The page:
July 27, 2008
Turkey: The Islamic Democrat Option & The Court
The Financial Times has an interesting commentary on Turkey and the current court battle against the AKP: Objection overruled: Turkish political Islam fights for survival in court. Of particular note is the decline of the European option and what may be the subsequent damage to political liberalism. It is hard to say what is precisely right here, but my instinct is that the Turkish secular establishment is shooting its own foot off. The gains by the AKP are as much due to simple basic competence as Islamic appeal, and from the point of a view as a model cited now and again in MENA (in MENA, by Islamist parties), this struggle, unlike much Turkish political reference, has echoes.
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A couple of corrections to the article: the article calls the AKP populist. It isn't, it's a conservative party, with economics on the right (economically liberals) - on social/civil issues they're on the right too by Western standards, but not so by Middle-Eastern ones, which could even earn them a label of classical liberals to some extent in that context.
Also, Turkey is not so divided about the closure case. The (very illiberal and not so democratic) seculars, as represented by the CHP, have the support of only 20% of the population. For historical reasons though, they're overrepresented in different institutions (the army, the judicial, etc.) and as a result command a quite disproportionate power base.
Well there are a lot of seculars who voted for AKP because (1) AKP were indeed competent in their first term, and (2) the other parties are absolutely terrible, especially their leaders. AKP pursued a very divisive agenda after their electoral win last year and so a lot of seculars who were with them then are not so enthusiastic now. Were there a competent viable alternative, AKP wouldn't have become so powerful.
I do find it amusing how journalists keep going through the motions of acting like the decision is somehow in doubt. The only question at this point is whether 9 or 10 of the judges will go along with the decision to close.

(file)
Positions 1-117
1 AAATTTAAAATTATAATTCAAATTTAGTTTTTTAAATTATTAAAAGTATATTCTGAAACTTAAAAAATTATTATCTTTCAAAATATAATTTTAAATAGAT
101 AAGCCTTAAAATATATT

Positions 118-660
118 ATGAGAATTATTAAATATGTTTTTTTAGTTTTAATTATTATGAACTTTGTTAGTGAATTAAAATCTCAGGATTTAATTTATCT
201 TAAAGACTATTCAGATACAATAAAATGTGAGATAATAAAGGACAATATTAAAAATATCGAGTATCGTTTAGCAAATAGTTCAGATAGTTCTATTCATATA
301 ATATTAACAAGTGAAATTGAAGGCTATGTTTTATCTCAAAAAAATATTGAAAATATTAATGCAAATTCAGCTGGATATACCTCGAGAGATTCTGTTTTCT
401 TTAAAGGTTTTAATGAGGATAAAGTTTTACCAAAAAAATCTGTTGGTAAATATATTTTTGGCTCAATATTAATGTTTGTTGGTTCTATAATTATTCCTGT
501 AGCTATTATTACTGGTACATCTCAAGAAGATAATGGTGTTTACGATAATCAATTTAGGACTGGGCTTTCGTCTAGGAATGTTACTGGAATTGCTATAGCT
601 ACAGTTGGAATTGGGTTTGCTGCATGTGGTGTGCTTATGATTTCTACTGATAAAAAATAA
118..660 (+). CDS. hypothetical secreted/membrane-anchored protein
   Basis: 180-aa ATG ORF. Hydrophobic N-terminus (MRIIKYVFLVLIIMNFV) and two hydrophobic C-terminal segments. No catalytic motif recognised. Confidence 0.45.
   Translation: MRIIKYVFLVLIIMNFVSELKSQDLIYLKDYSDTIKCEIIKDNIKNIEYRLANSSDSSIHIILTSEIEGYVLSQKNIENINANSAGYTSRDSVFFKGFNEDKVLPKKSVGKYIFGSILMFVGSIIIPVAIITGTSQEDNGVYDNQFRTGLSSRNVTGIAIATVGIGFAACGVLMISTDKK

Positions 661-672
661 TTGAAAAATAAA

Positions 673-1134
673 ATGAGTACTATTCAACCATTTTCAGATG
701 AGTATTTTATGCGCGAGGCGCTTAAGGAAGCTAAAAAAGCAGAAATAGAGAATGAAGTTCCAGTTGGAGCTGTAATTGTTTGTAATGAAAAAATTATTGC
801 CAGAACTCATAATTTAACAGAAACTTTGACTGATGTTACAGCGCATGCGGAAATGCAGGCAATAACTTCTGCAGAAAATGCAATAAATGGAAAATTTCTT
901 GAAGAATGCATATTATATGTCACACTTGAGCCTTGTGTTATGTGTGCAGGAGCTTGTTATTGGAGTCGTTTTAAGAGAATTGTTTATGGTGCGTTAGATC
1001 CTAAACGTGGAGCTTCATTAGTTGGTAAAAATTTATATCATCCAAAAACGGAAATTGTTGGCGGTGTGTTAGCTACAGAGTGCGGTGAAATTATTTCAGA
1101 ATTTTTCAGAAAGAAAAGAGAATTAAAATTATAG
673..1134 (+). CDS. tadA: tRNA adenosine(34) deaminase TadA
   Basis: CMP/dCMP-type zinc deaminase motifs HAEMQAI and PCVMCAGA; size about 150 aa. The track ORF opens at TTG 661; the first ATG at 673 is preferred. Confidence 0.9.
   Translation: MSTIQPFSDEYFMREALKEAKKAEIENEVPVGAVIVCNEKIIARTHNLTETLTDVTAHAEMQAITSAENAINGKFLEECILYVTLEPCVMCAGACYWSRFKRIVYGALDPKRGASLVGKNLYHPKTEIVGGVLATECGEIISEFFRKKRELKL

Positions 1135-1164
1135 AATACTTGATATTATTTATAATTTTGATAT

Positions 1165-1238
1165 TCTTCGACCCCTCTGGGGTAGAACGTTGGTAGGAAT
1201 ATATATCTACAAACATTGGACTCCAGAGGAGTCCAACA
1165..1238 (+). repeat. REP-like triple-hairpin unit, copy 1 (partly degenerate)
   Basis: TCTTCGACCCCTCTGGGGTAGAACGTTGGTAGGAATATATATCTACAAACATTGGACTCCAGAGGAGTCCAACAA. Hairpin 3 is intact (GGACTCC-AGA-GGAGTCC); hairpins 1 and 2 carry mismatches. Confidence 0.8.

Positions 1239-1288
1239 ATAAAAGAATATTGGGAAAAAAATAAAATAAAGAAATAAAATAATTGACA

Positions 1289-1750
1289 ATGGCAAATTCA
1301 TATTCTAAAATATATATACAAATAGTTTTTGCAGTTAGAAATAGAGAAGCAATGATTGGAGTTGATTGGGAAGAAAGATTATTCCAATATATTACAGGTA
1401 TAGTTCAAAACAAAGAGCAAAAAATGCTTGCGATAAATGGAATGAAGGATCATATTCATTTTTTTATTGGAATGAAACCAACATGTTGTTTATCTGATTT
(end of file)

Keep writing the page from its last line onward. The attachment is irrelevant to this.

Posted by: Djuha at July 28, 2008 01:31 AM
The bombing in Istanbul a few hours ago puts this issue in high relief. One of the most potentially troubling aspects of Turkey's political/social demographics is its strong geographic component. People in western Turkey are much more likely to view the AKP's religious tendencies with deep suspicion. Western Turkey is a very different place from much of the rest of the country. Long-time residents of Istanbul have several expressions meaning "recent immigrant from Anatolia" and none of them are complementary.
Turkey could live with the AKP. But if the establishment's cack-handed efforts to crush them result in a more radical brand of politicized Islam, I forsee terrible trouble ahead. Many Western Turks would happily sign up for Megali Idea before they'd re-create the Caliphate.
Posted by: Anonymous at July 28, 2008 02:26 AM
anonymous - Dugin's ideas of a Russia-Turkey-Iran military/anti-colonial alliance, described as 'Eurasia' ('Avrasya' in Turkish are more of an active driver in Turkey and in the military today, after pan-Turkish 'Turanism' has mostly died.
Posted by: dawud at July 28, 2008 07:04 PM
and while the headscarf on university campuses issue may be truly secondary to EU & economy issues, it was critical to the conservative Turks who voted for the AK Party - and considered these moves overdue. and nowhere near as divisive as trying to initiate a coup because you don't like the democratically elected party in power.
Posted by: dawud at July 28, 2008 07:06 PM
links on Dugin and Turkish military/'intelligentsia' links:
Key points from Marlène Laruelle's paper on
"Russo-Turkish Rapprochement through the Idea of Eurasia: Alexander Dugin's Networks in Turkey," given at the Jamestown Foundation in Washington, DC, Tuesday, April 29, 2008:
# The concept of concept of Eurasia (Avrasya) was developed independently in Turkey, and its exponents were initially critical of Dugin's Eurasianism.
# This, however, has now changed. In 2003, the Turkish translation of Dugin's Geopolitics was published as Rus Jeopolitigi Avrasyaci Yaklasim, and according to Laruelle "seems to have gone over well with part of the Turkish military"--especially among "army officers disillusioned by Turkey’s loss of clout in NATO and shocked by the Iraq war."
Retired Brig. Gen. Nejat Eslen:
'Democracy is not a priority for Turkey'
But we cannot possibly say that Russia closely followed Dugin's concept, because he realized that he made mistakes as well and noted that cooperation with Turkey was needed. Of course, the Dugin concept has supporters in Turkey, like Doğu Perinçek, [leader of the ultranationalist Workers' Party] and his followers. Dugin came to Turkey upon the invitation of this group.
Posted by: dawud at July 28, 2008 11:32 PM
Well, (thankfully) I stand corrected.
Posted by: Djuha at July 30, 2008 11:55 AM
Yes, it was quite a good outcome -- much more politically intelligent than I expected. While political dexterity isn't necessarily what you look for in a supreme court, I'll take it, in this case.
The court fired a warning shot across the AKP's bow. Nobody is completely happy but everyone is forced to the grudging admission that the system actually worked. Nicely done. There may really be hope for Turkey after all.
Posted by: Anonymous at July 30, 2008 02:38 PM